UPDATED – December 3, 2018
The data security agreement (DSA) requires ESCOs to hold cybersecurity insurance in the amount of $5 million per cybersecurity incident. The requirement is effective December 1, 2018, and is a change from an original proposal of twice as much cyber insurance.
The DSA was forged in response to an order instituted by New York’s Public Service Commission in June as part of a broader initiative to establish firmer cybersecurity guidelines within the energy industry. The initiative is driven by recent cybersecurity incidents that the Commission believes warrant stronger cybersecurity protections to be in place.
The insurance requirement is part of the broader DSA governing how information is exchanged between utilities and energy service entities (ESEs), including ESCOs. More information on the cybersecurity situation and most recent DSA in New York can be found here.

Expert Insight

The required $5M cyber liability insurance from New York ESCOs creates a lower barrier to entry than the original $10M per occurrence requirement. However, Staff and the Commission’s failure to consider whether cyber liability insurance is the right policy tool, the “SWAG” as to the right amount of insurance required, and the adoption of a “one size fits all” approach highlights the leadership failure in New York.
The Empire State could have been a leader in establishing well-reasoned cyber security policy in the retail energy space, but the rush to get to an answer right now rather than the right answer created a solution in search of a problem.
*Insight provided by Phillip Golden and reflects his views and not necessarily those of Energy Pages or its Staff.

 

Your Opinion Matters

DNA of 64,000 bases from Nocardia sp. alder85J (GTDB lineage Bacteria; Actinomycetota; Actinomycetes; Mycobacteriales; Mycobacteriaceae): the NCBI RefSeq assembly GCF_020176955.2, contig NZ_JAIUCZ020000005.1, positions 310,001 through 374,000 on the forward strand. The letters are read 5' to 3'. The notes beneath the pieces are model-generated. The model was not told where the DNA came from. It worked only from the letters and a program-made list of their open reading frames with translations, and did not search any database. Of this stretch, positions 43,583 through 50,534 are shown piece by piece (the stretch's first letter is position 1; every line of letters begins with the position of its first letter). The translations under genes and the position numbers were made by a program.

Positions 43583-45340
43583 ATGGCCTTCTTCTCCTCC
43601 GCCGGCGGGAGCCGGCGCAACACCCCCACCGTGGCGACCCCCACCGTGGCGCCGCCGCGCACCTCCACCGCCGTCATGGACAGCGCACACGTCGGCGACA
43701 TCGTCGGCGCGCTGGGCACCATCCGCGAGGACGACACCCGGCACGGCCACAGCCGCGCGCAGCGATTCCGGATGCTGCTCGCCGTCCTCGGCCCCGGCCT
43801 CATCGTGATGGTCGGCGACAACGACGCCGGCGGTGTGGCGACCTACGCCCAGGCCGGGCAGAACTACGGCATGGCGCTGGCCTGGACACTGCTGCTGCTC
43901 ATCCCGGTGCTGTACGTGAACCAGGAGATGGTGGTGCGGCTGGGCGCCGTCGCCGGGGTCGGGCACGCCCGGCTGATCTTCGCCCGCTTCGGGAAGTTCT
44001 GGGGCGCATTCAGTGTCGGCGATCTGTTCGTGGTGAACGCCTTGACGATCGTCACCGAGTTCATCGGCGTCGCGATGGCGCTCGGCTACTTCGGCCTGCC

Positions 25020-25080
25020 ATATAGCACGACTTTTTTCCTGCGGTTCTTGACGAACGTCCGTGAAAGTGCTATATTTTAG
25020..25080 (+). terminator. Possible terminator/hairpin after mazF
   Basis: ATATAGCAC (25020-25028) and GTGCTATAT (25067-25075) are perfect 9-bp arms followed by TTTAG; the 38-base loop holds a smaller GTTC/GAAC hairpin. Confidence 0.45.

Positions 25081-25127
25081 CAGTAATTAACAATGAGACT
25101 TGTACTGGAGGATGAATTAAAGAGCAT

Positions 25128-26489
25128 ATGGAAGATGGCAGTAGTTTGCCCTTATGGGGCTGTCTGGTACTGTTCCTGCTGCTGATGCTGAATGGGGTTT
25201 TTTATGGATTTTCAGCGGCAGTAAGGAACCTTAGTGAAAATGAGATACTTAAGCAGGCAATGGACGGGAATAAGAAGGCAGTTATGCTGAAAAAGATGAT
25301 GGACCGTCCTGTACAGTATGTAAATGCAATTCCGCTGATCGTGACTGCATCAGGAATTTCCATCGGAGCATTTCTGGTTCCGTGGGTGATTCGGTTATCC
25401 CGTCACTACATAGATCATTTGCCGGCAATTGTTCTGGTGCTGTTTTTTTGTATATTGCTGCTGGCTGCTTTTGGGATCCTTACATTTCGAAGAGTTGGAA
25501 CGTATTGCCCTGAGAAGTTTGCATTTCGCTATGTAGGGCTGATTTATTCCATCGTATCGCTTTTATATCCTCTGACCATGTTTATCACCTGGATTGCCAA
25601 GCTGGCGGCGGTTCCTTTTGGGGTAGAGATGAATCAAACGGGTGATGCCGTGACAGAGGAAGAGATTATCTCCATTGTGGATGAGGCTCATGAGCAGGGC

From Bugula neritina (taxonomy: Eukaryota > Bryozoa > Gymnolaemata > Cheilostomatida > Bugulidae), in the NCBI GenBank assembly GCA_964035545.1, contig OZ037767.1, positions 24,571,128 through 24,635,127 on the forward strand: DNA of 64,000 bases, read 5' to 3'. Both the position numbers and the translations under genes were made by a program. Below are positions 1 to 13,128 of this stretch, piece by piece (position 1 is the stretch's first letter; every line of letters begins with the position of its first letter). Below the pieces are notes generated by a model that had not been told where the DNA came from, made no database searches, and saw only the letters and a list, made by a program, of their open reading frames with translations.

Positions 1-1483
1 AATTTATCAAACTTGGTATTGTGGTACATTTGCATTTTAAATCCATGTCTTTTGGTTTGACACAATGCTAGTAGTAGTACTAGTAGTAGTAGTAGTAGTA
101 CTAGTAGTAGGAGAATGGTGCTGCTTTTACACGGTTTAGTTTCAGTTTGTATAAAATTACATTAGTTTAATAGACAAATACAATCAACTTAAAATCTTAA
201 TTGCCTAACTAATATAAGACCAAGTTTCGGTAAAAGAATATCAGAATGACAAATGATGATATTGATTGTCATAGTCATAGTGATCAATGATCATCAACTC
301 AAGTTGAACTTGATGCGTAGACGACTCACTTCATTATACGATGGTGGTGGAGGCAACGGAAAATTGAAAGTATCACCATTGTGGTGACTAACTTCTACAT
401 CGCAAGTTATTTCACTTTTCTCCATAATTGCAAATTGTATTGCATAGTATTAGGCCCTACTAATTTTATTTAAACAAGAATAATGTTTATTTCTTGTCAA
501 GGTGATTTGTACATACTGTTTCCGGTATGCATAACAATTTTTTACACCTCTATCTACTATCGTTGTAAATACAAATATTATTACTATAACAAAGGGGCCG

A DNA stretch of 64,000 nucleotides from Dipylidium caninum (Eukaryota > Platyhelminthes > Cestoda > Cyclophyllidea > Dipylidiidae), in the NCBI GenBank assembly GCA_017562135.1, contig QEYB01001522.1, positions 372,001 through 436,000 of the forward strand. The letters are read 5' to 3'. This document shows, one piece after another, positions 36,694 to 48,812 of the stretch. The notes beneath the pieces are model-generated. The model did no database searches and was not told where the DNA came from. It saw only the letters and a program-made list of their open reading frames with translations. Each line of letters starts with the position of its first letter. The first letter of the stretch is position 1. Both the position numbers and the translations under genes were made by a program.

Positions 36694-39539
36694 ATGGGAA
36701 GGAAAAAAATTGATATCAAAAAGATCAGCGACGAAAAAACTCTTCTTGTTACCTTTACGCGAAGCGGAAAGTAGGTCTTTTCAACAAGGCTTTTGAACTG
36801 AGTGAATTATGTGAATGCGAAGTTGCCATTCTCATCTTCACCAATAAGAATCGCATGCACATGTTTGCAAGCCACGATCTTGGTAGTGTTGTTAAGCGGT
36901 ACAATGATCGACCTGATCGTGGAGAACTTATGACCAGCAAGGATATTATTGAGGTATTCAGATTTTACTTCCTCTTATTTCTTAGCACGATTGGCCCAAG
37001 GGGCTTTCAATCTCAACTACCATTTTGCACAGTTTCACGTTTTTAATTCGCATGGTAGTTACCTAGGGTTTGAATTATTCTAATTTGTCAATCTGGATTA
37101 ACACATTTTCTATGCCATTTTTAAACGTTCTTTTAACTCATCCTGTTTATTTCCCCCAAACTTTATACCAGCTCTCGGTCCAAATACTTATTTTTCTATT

Have Something To Say About This Story?

Author:
Energy Pages is an online trade publication and business directory for the retail energy industry. We publish editorials, resources, case studies, practical information and industry news. Our content is about and for industry leaders, innovators, investors and influencers.

Sign Up for the Energy Pages Digest

Our weekly must-see brief

You May Also Like

Lessons From Question 3 in Nevada

With more than $63 million dollars spent, Nevada Energy successfully maintained its monopoly status, denying the citizens of Nevada the right, 5 years in the future, to take control of their energy spend and future. Question 3 went down by roughly a 2-1 margin, despite the fact that, 2 years before, it had been approved by a nearly 3-1 margin.

Business Groups Sound Off on Utility Ballot Proposal

Two of Florida’s largest business associations put out statements condemning the freedom of choice measure

U.S. Utilities Face Dramatic Change: Here's How To Succeed At Utility Business Model Reform

Utilities in the United States have adopted new responsibilities, and their century-old business model is struggling to accommodate growing policymaker and customer demands.

Question 3: Both sides of the conversation in Nevada’s energy choice initiative

More than 150 energy plan options cropped up during a recent search of a Texas website that is touted as a model for Nevada and other states considering energy choice.